The immigrant experience, it's been noted, is no longer what it once was. When immigrants who came to the United States in the nineteenth and early twentieth centuries left their homelands, they left them forever. There were no telephone calls, no trips home for Christmas. Family was left behind, and so, for good or ill, was history. Emotional ties may have remained strong, and conflicts and allegiances may have carried over into the new neighborhoods, but what happened in the Old Country, and even what had happened, usually had little practical significance. The New World was a new start.
Things are different in the jet age. Now you can go home again, and the trail of immigration has become a two-way street. Assimilation is less certain, involvement with the homeland more intimate and more fraught. Even after a generation or more, families can remain suspended between two places, two languages and the claims of two discordant histories. All this is especially true of immigrants from the Caribbean basin, whose lands are so close, and whose status and plans are so often unclear. Two further circumstances distinguish these arrivals from others, be they Asians now or Europeans a century ago. First, their Old Country was already the New World, their existence there the legacy of prior displacements. Second, they come to the United States already having had historical business with it. The past they're no longer leaving behind when they get to America has already been scarred by America itself.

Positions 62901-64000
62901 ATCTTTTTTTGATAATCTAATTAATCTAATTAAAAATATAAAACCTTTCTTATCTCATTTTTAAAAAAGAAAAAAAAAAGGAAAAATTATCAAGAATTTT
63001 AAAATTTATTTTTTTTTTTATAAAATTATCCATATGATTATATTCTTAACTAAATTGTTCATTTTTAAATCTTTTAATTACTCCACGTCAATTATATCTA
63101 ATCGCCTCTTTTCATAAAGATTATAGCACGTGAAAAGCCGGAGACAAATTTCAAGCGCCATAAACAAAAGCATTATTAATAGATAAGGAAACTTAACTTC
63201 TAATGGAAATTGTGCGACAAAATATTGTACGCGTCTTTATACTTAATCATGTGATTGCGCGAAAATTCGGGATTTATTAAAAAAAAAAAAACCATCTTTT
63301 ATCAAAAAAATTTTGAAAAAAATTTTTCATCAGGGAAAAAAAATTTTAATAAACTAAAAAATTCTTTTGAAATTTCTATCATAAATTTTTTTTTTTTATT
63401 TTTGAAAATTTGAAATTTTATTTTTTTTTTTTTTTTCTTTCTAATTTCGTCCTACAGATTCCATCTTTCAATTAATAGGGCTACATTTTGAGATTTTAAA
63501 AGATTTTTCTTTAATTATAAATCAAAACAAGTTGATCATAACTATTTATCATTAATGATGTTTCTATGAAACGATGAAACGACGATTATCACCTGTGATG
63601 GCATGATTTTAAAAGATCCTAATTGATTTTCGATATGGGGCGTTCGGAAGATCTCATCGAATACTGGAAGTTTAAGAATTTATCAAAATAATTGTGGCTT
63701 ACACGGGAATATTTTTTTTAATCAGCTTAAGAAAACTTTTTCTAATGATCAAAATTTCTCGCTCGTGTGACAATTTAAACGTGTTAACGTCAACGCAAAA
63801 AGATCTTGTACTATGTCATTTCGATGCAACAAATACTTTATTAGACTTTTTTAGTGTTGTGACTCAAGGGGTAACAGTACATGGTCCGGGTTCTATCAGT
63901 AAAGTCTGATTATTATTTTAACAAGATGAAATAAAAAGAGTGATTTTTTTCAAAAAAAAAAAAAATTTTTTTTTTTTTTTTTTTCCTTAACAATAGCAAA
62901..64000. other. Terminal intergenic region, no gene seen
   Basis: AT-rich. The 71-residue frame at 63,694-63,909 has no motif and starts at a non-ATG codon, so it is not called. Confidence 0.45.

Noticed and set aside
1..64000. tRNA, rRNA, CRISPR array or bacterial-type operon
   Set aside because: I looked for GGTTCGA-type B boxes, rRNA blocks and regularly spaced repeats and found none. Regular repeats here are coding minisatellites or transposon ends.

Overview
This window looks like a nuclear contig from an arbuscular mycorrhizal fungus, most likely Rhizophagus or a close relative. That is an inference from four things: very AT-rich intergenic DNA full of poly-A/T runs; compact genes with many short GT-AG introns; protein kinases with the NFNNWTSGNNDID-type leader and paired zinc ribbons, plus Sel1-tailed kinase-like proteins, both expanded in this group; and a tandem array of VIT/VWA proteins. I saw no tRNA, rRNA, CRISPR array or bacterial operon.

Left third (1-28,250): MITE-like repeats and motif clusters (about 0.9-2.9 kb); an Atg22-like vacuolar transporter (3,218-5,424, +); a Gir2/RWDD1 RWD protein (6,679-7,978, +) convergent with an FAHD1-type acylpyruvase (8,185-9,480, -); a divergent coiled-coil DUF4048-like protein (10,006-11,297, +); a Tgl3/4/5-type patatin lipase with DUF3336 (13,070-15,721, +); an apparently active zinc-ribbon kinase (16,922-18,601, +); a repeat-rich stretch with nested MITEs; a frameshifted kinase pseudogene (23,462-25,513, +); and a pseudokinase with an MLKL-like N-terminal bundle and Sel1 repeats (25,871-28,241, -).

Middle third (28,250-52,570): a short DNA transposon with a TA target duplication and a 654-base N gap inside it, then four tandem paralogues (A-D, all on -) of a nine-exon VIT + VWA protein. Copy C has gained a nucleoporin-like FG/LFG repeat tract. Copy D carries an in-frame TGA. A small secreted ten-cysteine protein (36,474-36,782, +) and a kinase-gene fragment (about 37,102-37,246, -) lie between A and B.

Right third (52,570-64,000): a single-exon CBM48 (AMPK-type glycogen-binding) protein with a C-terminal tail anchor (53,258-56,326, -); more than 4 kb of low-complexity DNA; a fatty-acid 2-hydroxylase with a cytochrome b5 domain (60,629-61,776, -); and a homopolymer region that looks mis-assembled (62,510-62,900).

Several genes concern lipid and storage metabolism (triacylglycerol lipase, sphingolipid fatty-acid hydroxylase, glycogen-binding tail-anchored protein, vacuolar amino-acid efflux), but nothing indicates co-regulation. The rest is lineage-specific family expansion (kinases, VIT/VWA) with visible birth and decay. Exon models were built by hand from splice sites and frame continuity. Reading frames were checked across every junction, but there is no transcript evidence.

This new experience is calling forth a new literature. Junot Díaz's work is not, like earlier immigrant writing, about the confused but inexorable process of becoming less and less what you were and more and more American. It's about remaining what you were and the suspicion, or hope, that you'll never become American. It's about how Nueva York is less a new start than another chapter in the same old story.
Díaz made his debut eleven years ago with the highly acclaimed short story collection Drown. The pieces in Drown are brilliantly crafted, and so is the volume as a whole. It starts with three stories that take us from childhood in the Dominican campo to late adolescence in the slums of North Jersey, the path followed by Díaz himself. But then the trajectory doubles back: back to Santo Domingo (as Díaz refers to his homeland), back to childhood, back to everything we thought we'd left behind. And so it goes, back and forth, again and again. At the end of the book, we're still waiting to get off the island.